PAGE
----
Whole-Drive Fill

This test starts with a freshly-erased drive and fills it with 128kB sequential writes at queue depth 32, recording the write speed for each 1GB segment. This test is not representative of any ordinary client/consumer usage pattern, but it does allow us to observe transitions in the drive's behavior as it fills up. This can allow us to estimate the size of any SLC write cache, and get a sense for how much performance remains on the rare occasions where real-world usage keeps writing data after filling the cache.

The WD Black SN750's behavior during a full drive write is quite similar to that of its predecessor, albeit with a 5% improvement in write speed after the SLC cache fills up. The cache fills after about 12GB of writes, but since performance after the drop is steady at around 1.5GB/s the small cache isn't really a problem.

Sustained 128kB Sequential Write (Power Efficiency)
Average Throughput for last 16 GB Overall Average Throughput

The WD Black SN750 offers best in class performance for long-duration sequential writes. After the SLC cache is full, the SN750 is about 5% faster than its predecessor for filling the rest of the drive. When looking at the total time to fill the drive, the SN750's advantage is slightly higher because its write speed to the SLC cache is also a bit faster.

BAPCo SYSmark 2018

BAPCo's SYSmark 2018 is an application-based benchmark that uses real-world applications to replay usage patterns of business users, with subscores for productivity, creativity and responsiveness. Scores represnt overall system performance and are calibrated against a reference system that is defined to score 1000 in each of the scenarios. A score of, say, 2000, would imply that the system under test is twice as fast as the reference system.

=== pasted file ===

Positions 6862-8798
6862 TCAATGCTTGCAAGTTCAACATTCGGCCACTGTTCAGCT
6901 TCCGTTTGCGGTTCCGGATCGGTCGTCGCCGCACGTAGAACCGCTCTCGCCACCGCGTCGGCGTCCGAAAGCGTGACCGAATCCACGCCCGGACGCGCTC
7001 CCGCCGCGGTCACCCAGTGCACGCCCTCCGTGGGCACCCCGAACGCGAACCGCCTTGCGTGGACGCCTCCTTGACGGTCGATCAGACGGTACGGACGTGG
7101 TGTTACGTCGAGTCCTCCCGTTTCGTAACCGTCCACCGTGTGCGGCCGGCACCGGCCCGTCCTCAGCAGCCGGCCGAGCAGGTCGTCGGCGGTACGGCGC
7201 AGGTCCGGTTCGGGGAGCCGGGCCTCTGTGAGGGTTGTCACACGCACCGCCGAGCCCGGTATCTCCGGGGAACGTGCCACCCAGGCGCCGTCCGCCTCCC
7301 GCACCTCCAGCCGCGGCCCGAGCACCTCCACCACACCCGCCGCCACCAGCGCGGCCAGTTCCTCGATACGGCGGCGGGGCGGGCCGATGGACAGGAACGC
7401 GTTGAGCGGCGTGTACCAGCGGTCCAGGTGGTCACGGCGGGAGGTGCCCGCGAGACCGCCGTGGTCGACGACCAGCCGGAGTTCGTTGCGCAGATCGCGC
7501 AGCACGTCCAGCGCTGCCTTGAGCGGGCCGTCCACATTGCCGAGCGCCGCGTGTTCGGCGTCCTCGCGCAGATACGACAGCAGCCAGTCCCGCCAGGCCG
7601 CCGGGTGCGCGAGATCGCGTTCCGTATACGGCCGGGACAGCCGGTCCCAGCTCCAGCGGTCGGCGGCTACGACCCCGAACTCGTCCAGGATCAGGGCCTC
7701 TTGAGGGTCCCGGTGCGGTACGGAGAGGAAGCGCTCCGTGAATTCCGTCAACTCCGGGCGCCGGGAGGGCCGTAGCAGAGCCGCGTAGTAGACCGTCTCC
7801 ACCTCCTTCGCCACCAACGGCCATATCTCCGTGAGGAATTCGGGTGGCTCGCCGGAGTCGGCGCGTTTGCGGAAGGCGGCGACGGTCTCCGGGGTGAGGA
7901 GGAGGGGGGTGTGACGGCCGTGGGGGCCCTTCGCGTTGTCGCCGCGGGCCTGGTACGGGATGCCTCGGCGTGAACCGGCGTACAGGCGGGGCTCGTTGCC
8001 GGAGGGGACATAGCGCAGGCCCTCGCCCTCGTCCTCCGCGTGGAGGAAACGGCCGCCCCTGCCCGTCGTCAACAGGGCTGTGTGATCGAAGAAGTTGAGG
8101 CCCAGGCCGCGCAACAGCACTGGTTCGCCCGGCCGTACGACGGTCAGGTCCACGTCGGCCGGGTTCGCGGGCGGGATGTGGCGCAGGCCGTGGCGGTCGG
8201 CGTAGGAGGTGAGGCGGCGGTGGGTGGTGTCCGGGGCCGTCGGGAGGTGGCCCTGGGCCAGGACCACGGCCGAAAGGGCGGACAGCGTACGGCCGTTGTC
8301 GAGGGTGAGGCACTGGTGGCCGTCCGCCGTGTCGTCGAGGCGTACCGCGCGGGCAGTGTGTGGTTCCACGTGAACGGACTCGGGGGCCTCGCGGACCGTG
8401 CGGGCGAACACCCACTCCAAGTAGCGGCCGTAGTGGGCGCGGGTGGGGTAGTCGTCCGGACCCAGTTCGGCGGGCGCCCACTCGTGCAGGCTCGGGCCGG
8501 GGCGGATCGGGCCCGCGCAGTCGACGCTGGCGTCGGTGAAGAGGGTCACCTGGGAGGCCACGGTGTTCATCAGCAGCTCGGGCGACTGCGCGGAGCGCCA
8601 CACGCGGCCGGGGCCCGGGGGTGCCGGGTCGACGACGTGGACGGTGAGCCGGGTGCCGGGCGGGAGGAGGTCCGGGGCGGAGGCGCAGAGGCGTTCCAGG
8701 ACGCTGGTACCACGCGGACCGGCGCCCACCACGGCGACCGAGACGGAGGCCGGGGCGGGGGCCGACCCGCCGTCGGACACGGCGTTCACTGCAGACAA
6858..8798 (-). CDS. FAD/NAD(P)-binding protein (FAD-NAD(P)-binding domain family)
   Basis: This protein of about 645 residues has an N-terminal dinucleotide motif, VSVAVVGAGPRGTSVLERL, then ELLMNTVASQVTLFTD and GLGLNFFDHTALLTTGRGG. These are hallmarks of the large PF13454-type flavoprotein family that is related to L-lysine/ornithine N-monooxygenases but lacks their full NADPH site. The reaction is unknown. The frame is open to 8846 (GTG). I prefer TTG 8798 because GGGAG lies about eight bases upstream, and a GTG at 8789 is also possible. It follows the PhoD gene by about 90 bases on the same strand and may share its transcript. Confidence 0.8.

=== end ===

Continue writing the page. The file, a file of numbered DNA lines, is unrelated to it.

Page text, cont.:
SYSmark scores are based on total application response time as seen by the user, including not only storage latency but time spent by the processor. This means there's a limit to how much a storage improvement could possibly increase scores, because the SSD is only in use for a small fraction of the total test duration. This is a significant difference from our ATSB tests where only the storage portion of the workload is replicated and disk idle times are cut short to a maximum of 25ms.

AnandTech SYSmark SSD Testbed
CPU Intel Core i5-7400
Motherboard ASUS PRIME Z270-A
Chipset Intel Z270
Memory 2x 8GB Corsair Vengeance DDR4-2400 CL17
Case In Win C583
Power Supply Cooler Master G550M
OS Windows 10 64-bit, version 1803

Our SSD testing with SYSmark uses a different test system than the rest of our SSD tests. This machine is set up to measure total system power consumption rather than just the drive's power.

BAPCo SYSmark 2018 - Creativity

BAPCo SYSmark 2018 - Productivity

BAPCo SYSmark 2018 - Responsiveness

The new WD Black SN750 regresses slightly in performance on SYSmark 2018, primarily on the responsiveness test, which is the subscore that's most sensitive to storage performance. The SN750 still clearly outperforms the WD Blue SATA SSD but even managed to fall behind the first-generation WD Black that used planar TLC and a third-party controller.

Energy Usage